The public engagement process on the final draft of the Joint Spatial Plan (JSP) for the West of England region will close on January 10 and residents, businesses and other stakeholders are being encouraged to take the opportunity to comment on the proposals before they are sent to Government for further scrutiny.
The JSP will help to guide planning for housing and business growth across the Bath & North East Somerset, Bristol City, North Somerset and South Gloucestershire council areas for the next 20 years. The current draft is the third edition that has been subject to public comment as it has been developed over more than two years.
Full details of the draft Plan and how to take part in the process are available online at www.jointplanningwofe.org.uk
All submissions made will be considered alongside the JSP, when they are passed to the Government’s Planning Inspectorate in early 2018.
The Plan will then be examined in public by a Planning Inspector, who will then make a report back to the local authorities, which may include proposed amendments. Once satisfied that the Plan meets all planning rules and laws, each council will then receive a report recommending whether or not to adopt the Plan. At that point subject to approval, the JSP would sit above and guide the review of the councils’ own Local Plans.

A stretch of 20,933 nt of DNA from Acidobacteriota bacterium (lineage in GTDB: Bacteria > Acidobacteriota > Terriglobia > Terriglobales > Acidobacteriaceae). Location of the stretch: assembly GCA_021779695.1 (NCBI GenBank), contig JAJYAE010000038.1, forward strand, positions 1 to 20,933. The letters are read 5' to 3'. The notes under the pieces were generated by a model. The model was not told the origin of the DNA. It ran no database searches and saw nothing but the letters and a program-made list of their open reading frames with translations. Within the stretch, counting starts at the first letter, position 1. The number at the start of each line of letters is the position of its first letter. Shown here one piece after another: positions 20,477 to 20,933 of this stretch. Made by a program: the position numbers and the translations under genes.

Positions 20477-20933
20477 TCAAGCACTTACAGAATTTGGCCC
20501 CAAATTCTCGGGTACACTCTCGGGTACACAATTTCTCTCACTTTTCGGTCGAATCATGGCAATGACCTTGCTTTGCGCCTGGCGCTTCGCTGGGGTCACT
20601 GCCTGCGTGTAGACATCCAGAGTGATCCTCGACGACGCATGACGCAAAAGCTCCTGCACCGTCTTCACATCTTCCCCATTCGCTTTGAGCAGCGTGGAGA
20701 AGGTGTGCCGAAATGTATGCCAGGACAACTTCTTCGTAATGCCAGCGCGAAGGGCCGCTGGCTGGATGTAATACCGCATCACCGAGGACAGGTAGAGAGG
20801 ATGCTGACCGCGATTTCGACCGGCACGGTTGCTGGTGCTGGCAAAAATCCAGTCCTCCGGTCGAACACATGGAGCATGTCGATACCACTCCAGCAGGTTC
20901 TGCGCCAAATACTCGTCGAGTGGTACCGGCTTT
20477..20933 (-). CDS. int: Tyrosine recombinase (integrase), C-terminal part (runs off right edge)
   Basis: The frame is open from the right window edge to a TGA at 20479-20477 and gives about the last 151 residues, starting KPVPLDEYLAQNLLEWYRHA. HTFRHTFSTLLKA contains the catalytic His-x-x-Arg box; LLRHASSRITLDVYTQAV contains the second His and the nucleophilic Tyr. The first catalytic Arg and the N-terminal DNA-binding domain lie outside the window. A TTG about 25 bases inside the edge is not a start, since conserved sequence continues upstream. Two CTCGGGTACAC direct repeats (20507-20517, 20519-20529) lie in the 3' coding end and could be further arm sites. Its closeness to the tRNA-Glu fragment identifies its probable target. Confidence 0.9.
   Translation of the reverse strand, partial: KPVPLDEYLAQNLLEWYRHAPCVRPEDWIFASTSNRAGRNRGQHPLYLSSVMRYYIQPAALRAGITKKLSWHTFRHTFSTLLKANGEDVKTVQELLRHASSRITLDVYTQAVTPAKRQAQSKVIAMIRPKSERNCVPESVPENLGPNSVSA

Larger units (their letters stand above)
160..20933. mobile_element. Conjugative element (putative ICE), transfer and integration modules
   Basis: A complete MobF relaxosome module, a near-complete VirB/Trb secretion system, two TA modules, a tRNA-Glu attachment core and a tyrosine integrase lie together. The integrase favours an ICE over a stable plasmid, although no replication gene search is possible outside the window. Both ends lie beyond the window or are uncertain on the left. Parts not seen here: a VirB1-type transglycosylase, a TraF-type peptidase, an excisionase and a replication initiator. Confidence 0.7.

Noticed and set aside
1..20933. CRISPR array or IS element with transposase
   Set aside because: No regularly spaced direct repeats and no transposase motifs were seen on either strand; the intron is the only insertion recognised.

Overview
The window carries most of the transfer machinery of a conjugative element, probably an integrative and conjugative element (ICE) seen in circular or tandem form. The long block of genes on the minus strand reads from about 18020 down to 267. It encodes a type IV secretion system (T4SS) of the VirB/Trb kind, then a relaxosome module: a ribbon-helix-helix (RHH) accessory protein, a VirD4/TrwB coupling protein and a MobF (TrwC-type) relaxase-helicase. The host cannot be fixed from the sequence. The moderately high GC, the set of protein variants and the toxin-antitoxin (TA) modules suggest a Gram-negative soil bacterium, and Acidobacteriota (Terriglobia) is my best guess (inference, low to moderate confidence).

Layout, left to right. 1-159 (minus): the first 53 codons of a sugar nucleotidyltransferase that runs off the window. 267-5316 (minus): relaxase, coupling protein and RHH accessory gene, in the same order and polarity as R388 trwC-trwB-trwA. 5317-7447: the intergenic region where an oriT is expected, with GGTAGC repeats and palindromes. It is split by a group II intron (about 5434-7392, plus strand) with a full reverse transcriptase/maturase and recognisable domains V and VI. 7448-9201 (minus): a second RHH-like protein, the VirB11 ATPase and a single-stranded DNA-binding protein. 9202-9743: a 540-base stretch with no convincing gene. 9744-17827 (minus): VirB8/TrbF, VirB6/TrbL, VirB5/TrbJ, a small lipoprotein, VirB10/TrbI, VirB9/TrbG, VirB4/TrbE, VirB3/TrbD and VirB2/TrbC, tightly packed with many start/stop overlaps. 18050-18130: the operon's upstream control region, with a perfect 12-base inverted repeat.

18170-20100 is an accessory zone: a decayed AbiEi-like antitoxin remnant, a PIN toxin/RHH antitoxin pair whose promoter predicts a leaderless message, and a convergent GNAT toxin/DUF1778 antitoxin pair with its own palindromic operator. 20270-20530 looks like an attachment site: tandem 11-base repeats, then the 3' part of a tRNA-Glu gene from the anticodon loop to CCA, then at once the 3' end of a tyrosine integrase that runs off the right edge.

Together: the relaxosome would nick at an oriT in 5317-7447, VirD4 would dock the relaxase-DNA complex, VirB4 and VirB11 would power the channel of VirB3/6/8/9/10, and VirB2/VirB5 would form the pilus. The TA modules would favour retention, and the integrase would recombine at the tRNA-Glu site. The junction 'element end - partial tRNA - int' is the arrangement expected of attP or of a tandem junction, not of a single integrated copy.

The JSP sets out the policies and principles that have been applied in determining the most appropriate and sustainable locations for future development. The document is the product of more than two years joint working and two previous consultations, where individuals, communities and other stakeholders have made contributions to help shape the future growth of the region.
The JSP is the first such joint planning approach in the UK, which sees Councils working together to agree the number of new homes and jobs that are needed, the most appropriate locations where that growth should be located and the infrastructure needed to support that growth.
Alongside the JSP, the four councils are taking forward the findings of the Joint Transport Study (JTS), which is designed to help the region meet the growing infrastructure demands that new growth will bring, as well as identifying the projects that are needed to tackle existing pressure on road and public transport networks. This includes providing public transport, cycling and walking infrastructure to reduce reliance on cars and highway improvements to tackle congestion.